So the community are keeping at it.  They eat together every week (usually their own produce), and collect rubbish, and tend to their animals and plants, which is very different to my daily reality.  My wormery is still going strong though, and there’s some lovely soil developing.  My wicking bed is great, and I even have some tomatoes growing.

*If you’d like to hear Claudio reflect on life, food, gardening and theology a good place to start is with the films here (if he’s not on the front page any more, just search for Claudio). He also has a great recipe for banana peel bread if you’re interested?!*

The woman in the photo

(or A small story of good things growing)

The woman caught on camera in the photo above is our friend Lucia, who is also from Brazil, but she’s been living for years in the same block of flats as us, in South London.  I wanted to put a photo of where we live on the blog header, because I didn’t want to give the sense that ‘the good stuff’ only happens in other places.  Our block of flats is probably the primary place where we’re trying to live out a good story.   I stumbled across this photo on my search, which was taken the day of our block BBQ last summer.  Lucia was in her usual place, out on the balcony, watering the plants.

Since we moved in, Lucia has, almost single-handedly, been responsible for the beautiful jungle of plants all along our balcony.  She never asks if you want flowers outside your flat; they just appear and are nurtured by her daily. (It’s fair to say not everyone loved that).

We spent our first married Christmas with Lucia, and a few other friends.  She came over at lunchtime and in no time at all had demolished our entire collection of biscuits.  She soon launched into Andy’s maltesers, and was too full for Christmas dinner.  But she happily stayed on and watched the rest of us tuck in.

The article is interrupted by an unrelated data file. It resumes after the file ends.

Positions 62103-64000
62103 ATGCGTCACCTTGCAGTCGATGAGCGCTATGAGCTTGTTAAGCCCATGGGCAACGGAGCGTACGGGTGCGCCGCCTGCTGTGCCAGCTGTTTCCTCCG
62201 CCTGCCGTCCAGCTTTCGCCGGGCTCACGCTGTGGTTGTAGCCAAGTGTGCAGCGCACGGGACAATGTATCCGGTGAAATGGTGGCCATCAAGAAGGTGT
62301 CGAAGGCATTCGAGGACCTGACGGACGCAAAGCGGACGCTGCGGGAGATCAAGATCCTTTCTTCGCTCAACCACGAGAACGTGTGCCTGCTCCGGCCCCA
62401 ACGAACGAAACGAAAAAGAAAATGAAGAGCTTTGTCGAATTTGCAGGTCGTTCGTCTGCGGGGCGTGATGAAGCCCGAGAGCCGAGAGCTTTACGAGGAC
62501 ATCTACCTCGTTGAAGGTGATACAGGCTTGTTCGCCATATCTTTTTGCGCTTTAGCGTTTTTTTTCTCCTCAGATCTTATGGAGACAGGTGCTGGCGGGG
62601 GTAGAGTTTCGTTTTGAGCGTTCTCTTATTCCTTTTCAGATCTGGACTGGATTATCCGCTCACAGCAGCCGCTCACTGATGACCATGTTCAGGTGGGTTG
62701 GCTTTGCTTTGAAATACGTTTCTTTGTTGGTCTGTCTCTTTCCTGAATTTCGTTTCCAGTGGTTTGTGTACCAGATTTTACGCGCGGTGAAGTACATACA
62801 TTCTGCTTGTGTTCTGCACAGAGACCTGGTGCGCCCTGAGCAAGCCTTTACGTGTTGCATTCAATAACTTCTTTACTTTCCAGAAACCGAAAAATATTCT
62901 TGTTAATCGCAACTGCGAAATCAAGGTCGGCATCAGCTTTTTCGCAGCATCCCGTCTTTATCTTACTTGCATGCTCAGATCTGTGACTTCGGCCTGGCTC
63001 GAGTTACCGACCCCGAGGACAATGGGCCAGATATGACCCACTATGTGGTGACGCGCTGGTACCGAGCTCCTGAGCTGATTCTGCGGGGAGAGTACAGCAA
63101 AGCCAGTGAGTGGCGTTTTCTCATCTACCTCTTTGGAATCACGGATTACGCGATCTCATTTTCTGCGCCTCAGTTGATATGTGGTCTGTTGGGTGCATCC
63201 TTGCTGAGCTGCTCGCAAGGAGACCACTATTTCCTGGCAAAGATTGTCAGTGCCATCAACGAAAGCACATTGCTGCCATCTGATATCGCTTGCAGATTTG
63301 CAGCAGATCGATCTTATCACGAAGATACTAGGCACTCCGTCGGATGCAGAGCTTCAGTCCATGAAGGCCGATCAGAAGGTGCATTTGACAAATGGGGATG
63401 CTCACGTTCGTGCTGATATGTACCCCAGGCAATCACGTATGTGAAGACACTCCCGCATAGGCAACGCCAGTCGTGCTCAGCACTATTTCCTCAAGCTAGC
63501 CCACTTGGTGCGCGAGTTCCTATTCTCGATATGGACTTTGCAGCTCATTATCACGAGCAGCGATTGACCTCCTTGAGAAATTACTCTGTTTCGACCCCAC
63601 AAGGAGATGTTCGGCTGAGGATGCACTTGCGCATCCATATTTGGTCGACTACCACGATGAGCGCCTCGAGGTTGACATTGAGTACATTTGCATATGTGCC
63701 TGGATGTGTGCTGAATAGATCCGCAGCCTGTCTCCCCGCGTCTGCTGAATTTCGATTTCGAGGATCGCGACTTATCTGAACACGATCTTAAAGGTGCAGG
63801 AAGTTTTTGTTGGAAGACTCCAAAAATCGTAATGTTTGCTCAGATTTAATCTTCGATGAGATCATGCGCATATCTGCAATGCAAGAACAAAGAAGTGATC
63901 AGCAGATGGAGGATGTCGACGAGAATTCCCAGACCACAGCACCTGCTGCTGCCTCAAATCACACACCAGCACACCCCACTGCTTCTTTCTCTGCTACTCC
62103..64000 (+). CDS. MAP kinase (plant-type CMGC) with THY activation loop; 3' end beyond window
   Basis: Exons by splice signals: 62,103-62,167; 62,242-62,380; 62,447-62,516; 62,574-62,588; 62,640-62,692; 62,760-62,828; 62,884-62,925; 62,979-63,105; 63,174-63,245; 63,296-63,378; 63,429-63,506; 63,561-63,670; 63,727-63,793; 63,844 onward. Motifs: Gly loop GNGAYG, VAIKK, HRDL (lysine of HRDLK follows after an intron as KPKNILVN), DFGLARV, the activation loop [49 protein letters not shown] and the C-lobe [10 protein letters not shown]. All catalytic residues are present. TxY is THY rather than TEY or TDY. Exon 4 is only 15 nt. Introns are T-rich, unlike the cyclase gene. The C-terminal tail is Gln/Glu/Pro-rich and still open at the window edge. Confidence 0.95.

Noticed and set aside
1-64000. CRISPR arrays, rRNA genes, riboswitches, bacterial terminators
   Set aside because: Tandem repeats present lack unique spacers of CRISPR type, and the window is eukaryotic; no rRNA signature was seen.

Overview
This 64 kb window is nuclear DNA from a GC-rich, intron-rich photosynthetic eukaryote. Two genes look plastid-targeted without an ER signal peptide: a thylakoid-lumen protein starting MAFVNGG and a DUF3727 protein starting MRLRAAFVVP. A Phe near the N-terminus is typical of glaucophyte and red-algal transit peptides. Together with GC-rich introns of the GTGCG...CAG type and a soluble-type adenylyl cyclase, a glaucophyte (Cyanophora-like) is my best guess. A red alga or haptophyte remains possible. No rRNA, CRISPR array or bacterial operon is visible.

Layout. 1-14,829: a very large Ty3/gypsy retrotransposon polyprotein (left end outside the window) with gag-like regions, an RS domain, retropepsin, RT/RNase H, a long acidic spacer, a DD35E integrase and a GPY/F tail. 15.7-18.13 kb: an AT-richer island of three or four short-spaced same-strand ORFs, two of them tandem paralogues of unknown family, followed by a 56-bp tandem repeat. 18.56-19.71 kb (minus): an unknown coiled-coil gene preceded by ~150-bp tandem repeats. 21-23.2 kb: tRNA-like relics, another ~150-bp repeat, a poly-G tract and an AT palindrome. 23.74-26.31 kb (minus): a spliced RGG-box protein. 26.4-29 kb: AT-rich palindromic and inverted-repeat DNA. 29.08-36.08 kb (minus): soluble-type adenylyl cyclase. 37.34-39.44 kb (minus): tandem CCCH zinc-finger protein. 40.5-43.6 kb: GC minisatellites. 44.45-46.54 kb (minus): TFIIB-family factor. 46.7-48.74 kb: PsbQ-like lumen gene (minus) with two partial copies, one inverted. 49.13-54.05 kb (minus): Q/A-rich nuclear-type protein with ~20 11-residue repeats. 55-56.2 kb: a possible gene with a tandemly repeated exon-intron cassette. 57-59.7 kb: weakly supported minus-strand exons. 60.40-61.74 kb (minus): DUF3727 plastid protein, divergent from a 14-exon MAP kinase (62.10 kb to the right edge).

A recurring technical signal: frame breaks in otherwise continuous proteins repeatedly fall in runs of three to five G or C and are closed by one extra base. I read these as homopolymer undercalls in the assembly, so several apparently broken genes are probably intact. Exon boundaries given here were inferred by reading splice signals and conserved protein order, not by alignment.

Early this year,  Lucia left our neighbourhood and went into full-time care, because her Alzheimers was getting worse and she couldn’t look after herself anymore.  She’s now down on the south coast near her son.

A lot of the plants died or were cleared away when she left.  But over the spring and summer, something has happened in our block which makes me feel like Lucia has left something of herself behind.  Some of our neighbours have started growing vegetables for the first time (including us, and another couple who had never taken kindly to Lucia’s aggressive horticulture) – quite a feat when all we have is the communal balcony  in the photo.  About four or five new families have moved in and started planting things.  It’s not quite like it was, but it’s getting there.  And people are sharing plants, and tips, and stories of dying herbs (actually it’s mainly just my herbs that are dying – any life left is due only to my next door neighbour Frank who waters them far more regularly than me).

Which is just a small thing, but one that is growing in the right direction.